Together, linseed meal, canola meal and stabilized rice bran can make the highest protein horse feed in the entire world. Our Equine Plus® Feed also includes a diverse amino acid profile, high quality fats, and is low in non-structured carbohydrates because of these three ingredients. Best access to these specific feed ingredients is unique to the Mid-Western plains of North America.
However, the most important reason our Biochemist chose these seed meals is that the most pesticide laden and least-digestible parts of the plant have been removed - leaving only the most nutritious part - making Equine Plus® Feed one of the cleanest horse feeds and ration balancers available in the entire world.
Starting with clean ingredients is critically important, but we also ensure our feed remains uncontaminated throughout the mixing process by only working with reputable partner mills who do not mix or handle other ingredients which could be harmful to horses.
Linseed meal, not to be confused with flaxseed meal, is our primary feed ingredient and contains high quality fats, including anti-inflammatory Omega 3s.
Canola was developed through selective breeding to produce different oils - which have been shown to have a more nutritious fatty acid profile than the rape seed it was originally selected from. Canola meal is also high in protein.
We only source Standardized Rice Bran from California - to eliminate the possibility of arsenic contamination which has been found in rice grown in other places such as Arkansas.
The chemicals sprayed onto fields are designed to stick onto the outside of the crops (the hulls, middlings and forage). They are intended to stay on the crops and NOT wash off in severe weather and even in acid rain. These pesticide laden by-products are mechanically separated from the inside of the seeds (the meal) and then most of the oils are then extracted from the meal. Canola meal contains trace amounts of oil and these small amounts provide unique health benefits for horses.
The only nutritious part of any grain or seed is located inside the hull (shell) as the hulls and middlings are non-digestible agricultural waste products, and are often contaminated with things like pesticides, herbicides, mold spores, and dirt from the field. For this reason we recommend 'steam rolled oat groats’ instead of 'whole oats' for horses with additional energy requirements. Just keep in mind, ‘steam rolled out groats’ are essentially what people call 'oat meal,' and they contain a lot more nutrition per pound than whole oats.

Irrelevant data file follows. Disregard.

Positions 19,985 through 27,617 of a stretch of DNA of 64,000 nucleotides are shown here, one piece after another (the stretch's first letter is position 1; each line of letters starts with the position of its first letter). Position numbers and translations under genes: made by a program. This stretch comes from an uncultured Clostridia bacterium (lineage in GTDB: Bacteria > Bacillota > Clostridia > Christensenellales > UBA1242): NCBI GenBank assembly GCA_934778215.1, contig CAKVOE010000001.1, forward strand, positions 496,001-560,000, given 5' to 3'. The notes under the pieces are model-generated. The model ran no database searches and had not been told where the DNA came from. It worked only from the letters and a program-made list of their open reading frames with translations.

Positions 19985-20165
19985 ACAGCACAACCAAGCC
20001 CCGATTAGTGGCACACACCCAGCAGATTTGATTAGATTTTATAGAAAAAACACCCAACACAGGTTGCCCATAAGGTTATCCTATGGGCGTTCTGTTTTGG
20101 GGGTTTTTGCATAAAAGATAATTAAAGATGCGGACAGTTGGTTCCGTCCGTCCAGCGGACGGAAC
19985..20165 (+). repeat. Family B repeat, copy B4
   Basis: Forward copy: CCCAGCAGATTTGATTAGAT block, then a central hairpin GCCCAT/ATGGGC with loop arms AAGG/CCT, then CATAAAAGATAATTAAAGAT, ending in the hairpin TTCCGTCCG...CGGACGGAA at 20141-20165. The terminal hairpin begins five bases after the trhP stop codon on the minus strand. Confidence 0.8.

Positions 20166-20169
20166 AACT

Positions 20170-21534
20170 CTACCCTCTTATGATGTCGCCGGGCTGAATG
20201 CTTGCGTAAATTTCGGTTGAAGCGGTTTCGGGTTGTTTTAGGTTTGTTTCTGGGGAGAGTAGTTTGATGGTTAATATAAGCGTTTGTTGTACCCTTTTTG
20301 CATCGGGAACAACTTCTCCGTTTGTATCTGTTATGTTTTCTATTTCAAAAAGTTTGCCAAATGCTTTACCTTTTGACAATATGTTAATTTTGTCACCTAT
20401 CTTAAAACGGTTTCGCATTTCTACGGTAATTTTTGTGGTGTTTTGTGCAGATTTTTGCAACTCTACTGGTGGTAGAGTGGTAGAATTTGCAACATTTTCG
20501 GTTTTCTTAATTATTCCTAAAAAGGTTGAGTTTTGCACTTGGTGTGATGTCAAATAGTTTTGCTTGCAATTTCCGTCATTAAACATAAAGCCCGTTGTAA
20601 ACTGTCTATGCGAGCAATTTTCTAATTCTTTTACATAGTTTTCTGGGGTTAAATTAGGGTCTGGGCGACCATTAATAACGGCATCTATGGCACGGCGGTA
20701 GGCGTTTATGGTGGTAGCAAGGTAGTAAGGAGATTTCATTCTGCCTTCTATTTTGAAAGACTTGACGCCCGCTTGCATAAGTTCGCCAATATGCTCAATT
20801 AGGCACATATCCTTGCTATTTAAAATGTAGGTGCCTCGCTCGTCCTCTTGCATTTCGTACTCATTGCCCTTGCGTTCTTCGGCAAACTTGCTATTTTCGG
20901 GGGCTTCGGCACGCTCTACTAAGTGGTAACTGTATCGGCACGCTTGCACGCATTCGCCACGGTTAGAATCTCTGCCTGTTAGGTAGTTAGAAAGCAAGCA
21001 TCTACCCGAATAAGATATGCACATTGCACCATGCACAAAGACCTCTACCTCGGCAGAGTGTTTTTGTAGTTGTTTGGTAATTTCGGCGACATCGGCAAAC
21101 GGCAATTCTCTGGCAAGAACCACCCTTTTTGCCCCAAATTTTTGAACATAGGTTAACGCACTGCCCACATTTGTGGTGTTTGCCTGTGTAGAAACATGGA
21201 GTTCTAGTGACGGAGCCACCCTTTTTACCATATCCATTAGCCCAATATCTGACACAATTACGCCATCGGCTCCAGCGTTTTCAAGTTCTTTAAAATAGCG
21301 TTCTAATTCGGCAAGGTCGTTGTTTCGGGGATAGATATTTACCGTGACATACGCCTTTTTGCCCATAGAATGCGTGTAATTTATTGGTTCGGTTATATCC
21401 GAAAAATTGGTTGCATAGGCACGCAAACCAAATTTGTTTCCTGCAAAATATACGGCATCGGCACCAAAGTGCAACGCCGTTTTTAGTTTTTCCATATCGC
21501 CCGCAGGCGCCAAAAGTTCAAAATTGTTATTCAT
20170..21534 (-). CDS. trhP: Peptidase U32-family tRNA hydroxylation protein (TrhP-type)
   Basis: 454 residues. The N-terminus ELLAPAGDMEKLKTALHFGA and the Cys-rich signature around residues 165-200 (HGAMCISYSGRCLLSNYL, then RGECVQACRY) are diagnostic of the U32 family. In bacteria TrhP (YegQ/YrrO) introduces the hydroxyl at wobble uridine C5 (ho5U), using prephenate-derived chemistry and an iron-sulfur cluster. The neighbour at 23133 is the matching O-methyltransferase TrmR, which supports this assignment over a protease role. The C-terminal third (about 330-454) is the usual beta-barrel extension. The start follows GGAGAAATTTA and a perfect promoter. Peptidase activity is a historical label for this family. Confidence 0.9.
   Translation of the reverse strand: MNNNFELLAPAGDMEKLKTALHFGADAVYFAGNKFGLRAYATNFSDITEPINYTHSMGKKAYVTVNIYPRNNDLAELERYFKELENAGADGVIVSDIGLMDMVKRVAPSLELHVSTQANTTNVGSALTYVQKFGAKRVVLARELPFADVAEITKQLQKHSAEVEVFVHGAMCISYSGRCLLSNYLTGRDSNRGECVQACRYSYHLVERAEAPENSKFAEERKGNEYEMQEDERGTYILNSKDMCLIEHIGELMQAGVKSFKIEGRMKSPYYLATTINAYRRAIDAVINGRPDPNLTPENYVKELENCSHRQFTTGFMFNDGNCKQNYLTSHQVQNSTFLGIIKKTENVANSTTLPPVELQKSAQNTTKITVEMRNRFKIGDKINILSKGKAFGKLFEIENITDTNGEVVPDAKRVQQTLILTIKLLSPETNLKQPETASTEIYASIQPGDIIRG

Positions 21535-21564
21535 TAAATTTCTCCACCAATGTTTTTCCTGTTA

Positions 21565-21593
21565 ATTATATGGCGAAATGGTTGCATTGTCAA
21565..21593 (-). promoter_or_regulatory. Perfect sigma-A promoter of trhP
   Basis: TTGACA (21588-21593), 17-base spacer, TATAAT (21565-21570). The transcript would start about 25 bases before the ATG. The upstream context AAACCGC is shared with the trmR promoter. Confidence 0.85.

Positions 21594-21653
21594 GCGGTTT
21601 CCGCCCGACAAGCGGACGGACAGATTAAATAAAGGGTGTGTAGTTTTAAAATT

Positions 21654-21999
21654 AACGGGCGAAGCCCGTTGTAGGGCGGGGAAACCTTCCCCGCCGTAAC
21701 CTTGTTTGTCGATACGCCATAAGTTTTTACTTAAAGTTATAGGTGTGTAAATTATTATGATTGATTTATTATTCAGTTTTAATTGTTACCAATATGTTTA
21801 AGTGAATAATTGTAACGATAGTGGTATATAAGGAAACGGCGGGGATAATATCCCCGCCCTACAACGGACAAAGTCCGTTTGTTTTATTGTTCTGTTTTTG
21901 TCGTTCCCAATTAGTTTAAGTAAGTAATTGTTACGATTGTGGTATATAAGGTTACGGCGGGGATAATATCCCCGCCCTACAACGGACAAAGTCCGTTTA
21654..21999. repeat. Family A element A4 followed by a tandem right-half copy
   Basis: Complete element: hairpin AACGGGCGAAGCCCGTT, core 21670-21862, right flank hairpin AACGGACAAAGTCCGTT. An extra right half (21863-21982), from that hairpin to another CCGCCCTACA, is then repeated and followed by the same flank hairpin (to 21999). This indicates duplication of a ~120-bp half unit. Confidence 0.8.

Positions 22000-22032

There really aren't many USDA Certified Organic horse feeds in the U.S. because they are significantly more expensive to produce, and too few equine professionals value that type of quality. If a feed claims to be ‘Organic,’ make sure you are able to find the USDA Certified Organic seal before you believe that claim. Even when some feed ingredients truly are USDA Certified Organic, there are plenty of dirty feed ingredients you should keep an eye out for - particularly minerals, for which the term ‘Certified Organic’ does not apply.
Some people find it surprising how much heavy metal contamination there is in ALL feed grade minerals. By contrast, our USP (Pharmaceutical Grade) minerals are 99.99% pure with essentially zero heavy metal contamination. We’ve been testing and analyzing horses for mineral and heavy metal levels for over 40 years, and it’s truly remarkable how contaminated, and poor in quality, feed grade minerals can be - especially free choice minerals. You can see some minerals directly compared in this video. For over 40 years, we have only offered equine nutritional supplements made from minerals that are pure enough to be fit for human consumption. So far, we are still the only company offering this highest grade of feed and supplements for equestrians all over the world.